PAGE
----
‘Landmark’ pay offer for Australia’s men and women

Cricket Australia has announced a ground-breaking remuneration and benefits proposal to the nation’s elite men and women cricketers in a bid to end a pay impasse.

James Sutherland...“This is a landmark agreement.”   -  Reuters

 

Cricket Australia offered what it called on Tuesday a ground-breaking remuneration and benefits proposal to the nation’s elite men and women cricketers in a bid to end a pay impasse. The head body said the package meant women had the opportunity to pursue a fully professional career at both international and domestic levels, while men would continue to be among the country's best paid sport stars.

CA chief James Sutherland said the five-year Memorandum of Understanding contained a number of landmark features. “We are pleased that the Australian Cricketers Association (players union) agrees with us that women, for the first time, should be part of the MoU, and we have proposed a financial model that has gender equity at its heart,” he said.

“Under the proposal, women will receive an immediate average pay increase of more than 125 percent.”

This would see international women cricketers’ pay jump from Aus$79,000 (US$60,885) to Aus$179,000 as of July 1 this year, with an expectation that it will rise to Aus$210,000 by 2021.

35 percent increase

CA said total potential remuneration for all players, including guaranteed and performance elements, would go up from Aus$311 million over the course of the current MoU (2012-17) to Aus$419m over the next five-year period, an increase of 35 percent.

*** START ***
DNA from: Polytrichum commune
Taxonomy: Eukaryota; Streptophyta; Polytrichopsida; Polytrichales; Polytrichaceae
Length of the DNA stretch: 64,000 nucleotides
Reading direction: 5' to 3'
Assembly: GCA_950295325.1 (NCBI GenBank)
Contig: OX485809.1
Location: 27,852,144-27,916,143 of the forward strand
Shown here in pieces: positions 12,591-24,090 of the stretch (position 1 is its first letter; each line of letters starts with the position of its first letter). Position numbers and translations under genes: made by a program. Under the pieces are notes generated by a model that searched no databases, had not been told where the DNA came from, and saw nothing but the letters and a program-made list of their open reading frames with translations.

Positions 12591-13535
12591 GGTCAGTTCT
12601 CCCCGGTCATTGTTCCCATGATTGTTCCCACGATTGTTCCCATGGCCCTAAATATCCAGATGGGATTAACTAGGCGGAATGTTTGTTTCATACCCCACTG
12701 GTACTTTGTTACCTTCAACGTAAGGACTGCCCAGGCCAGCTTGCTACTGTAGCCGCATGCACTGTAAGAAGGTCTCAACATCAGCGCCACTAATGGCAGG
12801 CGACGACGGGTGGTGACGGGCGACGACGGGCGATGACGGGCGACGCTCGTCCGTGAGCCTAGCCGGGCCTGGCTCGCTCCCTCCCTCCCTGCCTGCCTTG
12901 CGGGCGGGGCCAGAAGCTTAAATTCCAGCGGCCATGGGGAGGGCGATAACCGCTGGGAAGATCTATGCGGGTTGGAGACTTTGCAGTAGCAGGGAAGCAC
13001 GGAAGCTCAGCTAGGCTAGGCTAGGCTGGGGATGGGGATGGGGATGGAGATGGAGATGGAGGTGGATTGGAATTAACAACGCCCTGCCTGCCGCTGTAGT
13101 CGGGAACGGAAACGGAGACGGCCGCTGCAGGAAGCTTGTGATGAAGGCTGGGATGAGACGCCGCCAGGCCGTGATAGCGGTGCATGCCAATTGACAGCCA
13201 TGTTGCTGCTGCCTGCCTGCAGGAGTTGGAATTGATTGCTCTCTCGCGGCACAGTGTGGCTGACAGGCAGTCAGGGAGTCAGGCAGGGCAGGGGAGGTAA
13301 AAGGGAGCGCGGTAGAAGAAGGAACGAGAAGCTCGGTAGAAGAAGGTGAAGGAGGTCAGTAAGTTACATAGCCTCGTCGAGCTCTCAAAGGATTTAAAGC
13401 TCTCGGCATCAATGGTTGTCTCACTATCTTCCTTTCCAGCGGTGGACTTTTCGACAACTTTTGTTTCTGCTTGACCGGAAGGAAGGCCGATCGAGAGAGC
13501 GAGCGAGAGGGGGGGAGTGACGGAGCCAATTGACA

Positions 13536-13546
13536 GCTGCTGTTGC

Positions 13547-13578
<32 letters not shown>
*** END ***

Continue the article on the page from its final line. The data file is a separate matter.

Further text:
Men who represent Australia at international level would see their average yearly retainer rise to Aus$816,000 by 2021-22.

With match fees and performance bonuses, the expected average income for these players - including Big Bash League Twenty20 payments - would soar 25 percent to Aus$1.45m by 2021-22, said Sutherland. “We have placed the emphasis on increasing the guaranteed amount that the men will receive, rather than rely on any projected increase in revenue,” he added.

“This is a landmark agreement. We are now looking forward to sitting down with the ACA to work through the details and we are confident we will be able to announce a completed agreement before June 30.”

However, the ACA said there was a lack of detail in CA's proposals and that the offer needed further study. "The way in which these changes will be both funded and embedded in the MoU does require much closer scrutiny," it said in a statement.

"There is a lot of fine print to examine and a lot more forecast information still needed by the players."

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